My Healing with Vipassana (1): A Happiness Seeker and His Breath

150322-vipassana-1Something was terribly wrong with me lately. I used to feel much “alive” when I travel on the road, but returning to days of monotony confined in Jakarta apartment always brought depression to me. It’s ironic to feel lonely amidst a busy and noisy apartment block inhabited by thousands of people.

I was sure, my depression had something to do with my family problems. Since I lost my mother five years ago, sadness and fear slowly grew inside me. Three years after that, my father passed away. Year after year, I could not handle this loneliness anymore. I felt more and more insecure. Every quiet night I go to bed alone, I was bombarded by frustrating thoughts. Am I still needed in this world? For the sake of whom do I still need to continue my life? Even worse, I have depression and anxiety at the same time. As the negativity piled up, once in a while, I even contemplated of doing something very, very stupid to end my life.

Until then, a friend suggested me to try Vipassana meditation. He himself had attended the course, and called the experience ‘life changing’.

I have known earlier that much of our suffering is due to our mind, and the key to get rid of it is to be master of our own mind. Meditation is the solution. But it was not easy, as I had tried. I was hardly able to pass successfully even three minutes of total silence; my anxious mind would not allow that.

Vipassana is known as among the most difficult and most demanding techniques of meditation. But I decided to give it a try. There are free, worldwide Vipassana courses offered by The closest one from Jakarta is in Bogor, about an hour journey of at least two buses and one motorcycle taxi trip, set in the beautiful cool hills of Puncak which is popular locations for many yoga and meditation centers. Students may apply online according to the available schedules. All “new students” are required to commit for the whole 10-day course (which is practically 12 days including the days of arrival and departure). The one and only activity during the course is meditation, a confident ten and half hours per day. If it sounds too much, there are dozens of strict rules you need to adhere, including: no talking, no discussion, no eye contact, no physical contact, no sex, no reading, no writing, no photography, no mobile phone, no internet, no TV, no movies, no money, no religious rituals, no meat eating allowed during the whole course. All students are reminded to this by capital letters visible everywhere in the meditation center: NOBLE SILENCE.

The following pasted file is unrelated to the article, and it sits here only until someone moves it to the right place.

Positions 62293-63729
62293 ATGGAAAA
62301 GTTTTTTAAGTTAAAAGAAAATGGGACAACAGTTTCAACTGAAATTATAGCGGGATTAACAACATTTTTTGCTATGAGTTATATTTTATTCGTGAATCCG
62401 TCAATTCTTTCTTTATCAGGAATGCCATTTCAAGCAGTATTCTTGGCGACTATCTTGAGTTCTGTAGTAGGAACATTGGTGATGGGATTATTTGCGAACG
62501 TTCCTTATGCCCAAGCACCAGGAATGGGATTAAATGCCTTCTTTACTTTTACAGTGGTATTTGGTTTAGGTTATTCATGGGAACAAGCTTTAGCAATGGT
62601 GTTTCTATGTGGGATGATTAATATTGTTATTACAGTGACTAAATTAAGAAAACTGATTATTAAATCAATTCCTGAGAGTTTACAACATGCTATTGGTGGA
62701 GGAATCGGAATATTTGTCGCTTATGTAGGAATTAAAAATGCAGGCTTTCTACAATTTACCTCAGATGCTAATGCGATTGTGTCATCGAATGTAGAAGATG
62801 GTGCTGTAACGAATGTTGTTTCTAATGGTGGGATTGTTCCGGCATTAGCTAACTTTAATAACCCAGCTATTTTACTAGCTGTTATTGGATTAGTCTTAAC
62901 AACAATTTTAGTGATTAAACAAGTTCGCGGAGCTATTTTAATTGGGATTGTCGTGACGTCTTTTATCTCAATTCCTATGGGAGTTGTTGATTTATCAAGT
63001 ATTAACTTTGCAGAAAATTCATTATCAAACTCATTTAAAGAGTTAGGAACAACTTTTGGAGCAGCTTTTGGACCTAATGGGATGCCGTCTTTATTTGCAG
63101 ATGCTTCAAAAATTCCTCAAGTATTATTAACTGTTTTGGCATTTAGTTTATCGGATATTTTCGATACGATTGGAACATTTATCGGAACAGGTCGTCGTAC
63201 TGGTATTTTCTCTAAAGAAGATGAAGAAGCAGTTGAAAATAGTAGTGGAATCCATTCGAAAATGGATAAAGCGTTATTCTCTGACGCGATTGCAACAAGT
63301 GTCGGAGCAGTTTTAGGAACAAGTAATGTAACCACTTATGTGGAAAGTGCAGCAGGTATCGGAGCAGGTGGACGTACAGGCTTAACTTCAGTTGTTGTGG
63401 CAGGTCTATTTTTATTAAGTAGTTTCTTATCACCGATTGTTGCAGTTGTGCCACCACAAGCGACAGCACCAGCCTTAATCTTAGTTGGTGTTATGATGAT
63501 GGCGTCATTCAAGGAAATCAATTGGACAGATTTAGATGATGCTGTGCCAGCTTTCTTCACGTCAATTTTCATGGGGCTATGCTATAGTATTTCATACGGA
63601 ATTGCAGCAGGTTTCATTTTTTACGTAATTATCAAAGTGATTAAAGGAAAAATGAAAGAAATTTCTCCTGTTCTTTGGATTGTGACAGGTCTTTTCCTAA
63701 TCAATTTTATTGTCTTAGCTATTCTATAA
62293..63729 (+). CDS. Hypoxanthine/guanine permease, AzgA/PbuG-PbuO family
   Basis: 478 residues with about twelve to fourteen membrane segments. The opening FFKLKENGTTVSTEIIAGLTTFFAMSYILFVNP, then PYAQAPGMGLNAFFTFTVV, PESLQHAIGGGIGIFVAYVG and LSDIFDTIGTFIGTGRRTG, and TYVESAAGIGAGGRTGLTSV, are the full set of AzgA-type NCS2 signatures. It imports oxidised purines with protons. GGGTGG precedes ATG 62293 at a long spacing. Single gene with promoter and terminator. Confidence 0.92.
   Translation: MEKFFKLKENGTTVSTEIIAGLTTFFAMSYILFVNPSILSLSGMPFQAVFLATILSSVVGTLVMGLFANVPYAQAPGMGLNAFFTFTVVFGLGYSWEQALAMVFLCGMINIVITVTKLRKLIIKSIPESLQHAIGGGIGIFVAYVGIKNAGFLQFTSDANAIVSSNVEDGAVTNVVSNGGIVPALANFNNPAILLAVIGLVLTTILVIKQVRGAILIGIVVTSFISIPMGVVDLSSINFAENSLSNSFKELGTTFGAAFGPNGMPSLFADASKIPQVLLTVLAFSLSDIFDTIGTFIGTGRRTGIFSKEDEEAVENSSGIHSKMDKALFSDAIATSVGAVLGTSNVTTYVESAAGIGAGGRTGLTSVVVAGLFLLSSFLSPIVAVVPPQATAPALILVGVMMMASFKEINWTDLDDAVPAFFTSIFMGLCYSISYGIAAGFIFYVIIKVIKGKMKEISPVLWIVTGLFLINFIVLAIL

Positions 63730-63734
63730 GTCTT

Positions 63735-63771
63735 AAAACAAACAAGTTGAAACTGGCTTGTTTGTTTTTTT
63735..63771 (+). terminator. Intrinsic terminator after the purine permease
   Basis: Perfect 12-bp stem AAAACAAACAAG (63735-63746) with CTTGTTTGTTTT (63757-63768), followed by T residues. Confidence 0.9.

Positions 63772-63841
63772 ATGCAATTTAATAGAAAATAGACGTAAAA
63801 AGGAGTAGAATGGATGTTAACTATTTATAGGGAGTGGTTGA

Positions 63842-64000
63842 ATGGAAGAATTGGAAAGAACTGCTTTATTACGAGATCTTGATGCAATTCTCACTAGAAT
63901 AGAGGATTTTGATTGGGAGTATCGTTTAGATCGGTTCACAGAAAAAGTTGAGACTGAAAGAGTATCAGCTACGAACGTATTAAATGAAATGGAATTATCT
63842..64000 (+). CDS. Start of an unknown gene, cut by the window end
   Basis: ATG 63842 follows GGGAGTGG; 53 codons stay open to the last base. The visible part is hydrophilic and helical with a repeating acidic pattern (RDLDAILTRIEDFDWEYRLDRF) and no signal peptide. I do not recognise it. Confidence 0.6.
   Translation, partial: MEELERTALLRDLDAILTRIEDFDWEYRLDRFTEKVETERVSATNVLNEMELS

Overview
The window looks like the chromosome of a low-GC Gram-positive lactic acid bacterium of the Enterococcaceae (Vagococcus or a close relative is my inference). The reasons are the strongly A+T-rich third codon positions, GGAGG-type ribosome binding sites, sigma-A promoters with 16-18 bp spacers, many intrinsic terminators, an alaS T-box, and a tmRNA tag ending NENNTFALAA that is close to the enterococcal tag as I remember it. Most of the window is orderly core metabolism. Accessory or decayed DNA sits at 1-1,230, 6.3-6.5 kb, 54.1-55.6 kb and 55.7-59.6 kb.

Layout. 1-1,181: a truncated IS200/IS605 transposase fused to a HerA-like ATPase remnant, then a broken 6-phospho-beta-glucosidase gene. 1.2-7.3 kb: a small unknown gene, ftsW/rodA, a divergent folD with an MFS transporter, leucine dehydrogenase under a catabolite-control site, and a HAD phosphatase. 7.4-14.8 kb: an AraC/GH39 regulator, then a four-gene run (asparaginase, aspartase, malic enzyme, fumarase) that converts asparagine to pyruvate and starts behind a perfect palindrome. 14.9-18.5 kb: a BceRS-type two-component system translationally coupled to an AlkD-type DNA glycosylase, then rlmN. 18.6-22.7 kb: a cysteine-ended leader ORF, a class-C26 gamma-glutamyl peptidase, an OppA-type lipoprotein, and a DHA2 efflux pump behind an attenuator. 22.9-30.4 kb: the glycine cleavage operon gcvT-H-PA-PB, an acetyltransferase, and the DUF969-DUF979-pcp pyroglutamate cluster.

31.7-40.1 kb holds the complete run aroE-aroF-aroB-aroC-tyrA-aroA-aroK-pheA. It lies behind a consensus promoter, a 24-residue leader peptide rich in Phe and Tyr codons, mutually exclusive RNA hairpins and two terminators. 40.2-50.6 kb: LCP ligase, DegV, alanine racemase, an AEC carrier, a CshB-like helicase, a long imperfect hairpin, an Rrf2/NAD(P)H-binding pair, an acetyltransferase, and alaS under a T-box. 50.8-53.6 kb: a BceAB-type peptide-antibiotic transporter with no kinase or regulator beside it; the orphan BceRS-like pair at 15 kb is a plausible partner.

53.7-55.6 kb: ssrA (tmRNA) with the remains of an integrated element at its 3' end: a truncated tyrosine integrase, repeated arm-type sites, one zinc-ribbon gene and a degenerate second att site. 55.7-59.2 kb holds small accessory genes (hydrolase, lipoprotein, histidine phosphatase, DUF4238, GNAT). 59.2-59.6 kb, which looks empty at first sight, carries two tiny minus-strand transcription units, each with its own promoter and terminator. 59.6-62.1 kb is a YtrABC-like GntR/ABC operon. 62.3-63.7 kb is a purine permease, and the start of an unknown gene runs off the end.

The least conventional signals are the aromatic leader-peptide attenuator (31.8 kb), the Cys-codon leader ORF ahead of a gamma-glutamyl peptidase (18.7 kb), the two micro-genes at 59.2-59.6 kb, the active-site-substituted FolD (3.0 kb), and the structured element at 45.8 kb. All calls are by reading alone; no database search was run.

On the day of arrival (Day 0), the “Noble Silence” was not immediately started. You would enter a hall—which later became the dining hall—where about sixty students gathered to do registration. The hall was divided into two. Men on one side, women at the other side. I saw the women were about double the number of men. And it was anything but silence. Everybody was busy to introduce themselves, to make friends, to listen to stories, to produce a never-ending buzz noise as if they were ridiculing the “Noble Silence” warnings.

Even this is Indonesia, the Indonesians were minority. Most of the faces you saw here were foreigners, and the common language was English. There were Argentinian movie maker, Mexican student majoring Sundanese music, German globetrotters, Dutch backpackers, Spanish eccentric hitchhiker, Indian writers, Indian proud to be American, Singaporean moviemaker, Chinese yoga teachers, and of course a few Indonesians sharing their anxiety of living without mobile phone for the next ten enigmatic days.